Classmates would be doing a great service if they said, "Hey, 'Josh.' Come sit with me." It's a small way to help others, and they could serve as examples/mentors. Kids with autism or some other challenges can learn socialization from helpful peers who are good in this arena.
It's lonely to eat lunch by yourself. Please encourage your readers to consider this. -- SOMEONE WHO CARES IN SAN DIEGO
DEAR MEDDLER: Fuck off.
Learning how to deal with awkward social situations is part of the learning curve and I'm going to tell you a little secret; many (not all) kids on the autism spectrum don't really give a fuck about other people the same way you think they should. They don't care if people like them or not, they only care about who they like.
I chose to eat alone at lunch because I hated having to choose between eating and having a conversation. I don't want to talk while I enjoy my food. I LIKE not talking while I'm eating. I don't like eating around other people. Sometimes I wear headphones that aren't plugged into anything because I don't want to have a forced and polite conversation with people I don't know or care about But apparently to someone like you that HAS to be changed because it's something YOU don't like, and if you don't like it then nobody likes it so they have to change.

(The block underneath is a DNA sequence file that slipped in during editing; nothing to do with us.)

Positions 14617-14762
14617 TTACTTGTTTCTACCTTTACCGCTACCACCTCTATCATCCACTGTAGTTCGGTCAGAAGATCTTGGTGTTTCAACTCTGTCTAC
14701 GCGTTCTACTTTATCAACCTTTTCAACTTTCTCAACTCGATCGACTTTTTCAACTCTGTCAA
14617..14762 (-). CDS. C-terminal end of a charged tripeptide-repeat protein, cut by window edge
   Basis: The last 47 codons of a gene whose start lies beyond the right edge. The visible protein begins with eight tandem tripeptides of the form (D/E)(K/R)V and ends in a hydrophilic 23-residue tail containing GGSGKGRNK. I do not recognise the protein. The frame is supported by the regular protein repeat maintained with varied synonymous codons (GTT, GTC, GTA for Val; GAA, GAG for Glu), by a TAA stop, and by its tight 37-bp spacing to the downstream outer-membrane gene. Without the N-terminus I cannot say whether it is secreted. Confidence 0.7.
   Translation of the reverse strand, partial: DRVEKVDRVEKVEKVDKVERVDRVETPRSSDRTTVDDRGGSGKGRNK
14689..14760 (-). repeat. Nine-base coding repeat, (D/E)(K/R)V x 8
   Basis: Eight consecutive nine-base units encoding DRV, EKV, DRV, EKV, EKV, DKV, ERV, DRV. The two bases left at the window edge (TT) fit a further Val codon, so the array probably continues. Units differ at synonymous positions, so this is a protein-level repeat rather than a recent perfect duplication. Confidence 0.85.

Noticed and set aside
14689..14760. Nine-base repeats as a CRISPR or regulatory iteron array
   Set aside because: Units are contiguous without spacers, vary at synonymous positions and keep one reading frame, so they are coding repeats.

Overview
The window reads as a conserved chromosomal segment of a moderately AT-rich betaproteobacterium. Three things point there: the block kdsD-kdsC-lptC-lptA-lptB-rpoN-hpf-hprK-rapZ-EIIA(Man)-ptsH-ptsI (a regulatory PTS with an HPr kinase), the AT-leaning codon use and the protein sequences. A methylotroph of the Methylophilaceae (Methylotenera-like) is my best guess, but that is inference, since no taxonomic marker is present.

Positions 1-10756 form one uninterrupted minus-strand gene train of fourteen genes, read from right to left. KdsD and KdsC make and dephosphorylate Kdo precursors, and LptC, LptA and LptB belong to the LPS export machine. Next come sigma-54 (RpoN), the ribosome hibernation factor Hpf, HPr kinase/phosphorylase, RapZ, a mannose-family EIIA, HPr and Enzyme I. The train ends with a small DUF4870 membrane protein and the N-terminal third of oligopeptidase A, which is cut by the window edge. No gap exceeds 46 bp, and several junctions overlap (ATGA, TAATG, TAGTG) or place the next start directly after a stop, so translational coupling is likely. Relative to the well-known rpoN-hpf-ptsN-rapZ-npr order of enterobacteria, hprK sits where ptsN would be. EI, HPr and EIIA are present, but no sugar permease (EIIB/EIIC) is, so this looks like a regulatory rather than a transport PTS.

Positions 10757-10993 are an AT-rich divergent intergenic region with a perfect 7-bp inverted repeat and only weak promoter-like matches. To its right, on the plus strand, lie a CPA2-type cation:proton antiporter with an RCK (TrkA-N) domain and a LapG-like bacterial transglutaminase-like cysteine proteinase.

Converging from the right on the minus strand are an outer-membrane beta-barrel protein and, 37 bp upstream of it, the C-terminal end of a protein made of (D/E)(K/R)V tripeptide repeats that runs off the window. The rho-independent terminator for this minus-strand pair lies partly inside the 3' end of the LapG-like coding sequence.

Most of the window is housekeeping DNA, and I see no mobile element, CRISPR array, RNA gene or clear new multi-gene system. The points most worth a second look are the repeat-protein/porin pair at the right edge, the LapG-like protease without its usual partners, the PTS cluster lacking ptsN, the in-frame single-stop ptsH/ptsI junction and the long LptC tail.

Some people DON'T WANT to socialize at lunch, and it doesn't make them less of a person or lonely. There are many of us not on any kind of spectrum that just don't want to spend our whole day gabbing with people, and want to take some time to reflect and have our own thoughts.
Did you think about that? Or were you too busy being terrified because you can't stand to be alone with your own thoughts, so you projected that insecurity on others?
If someone asks you for help, or complains they have no friends, then you can offer advice.
Please consider encouraging others to throw things at you.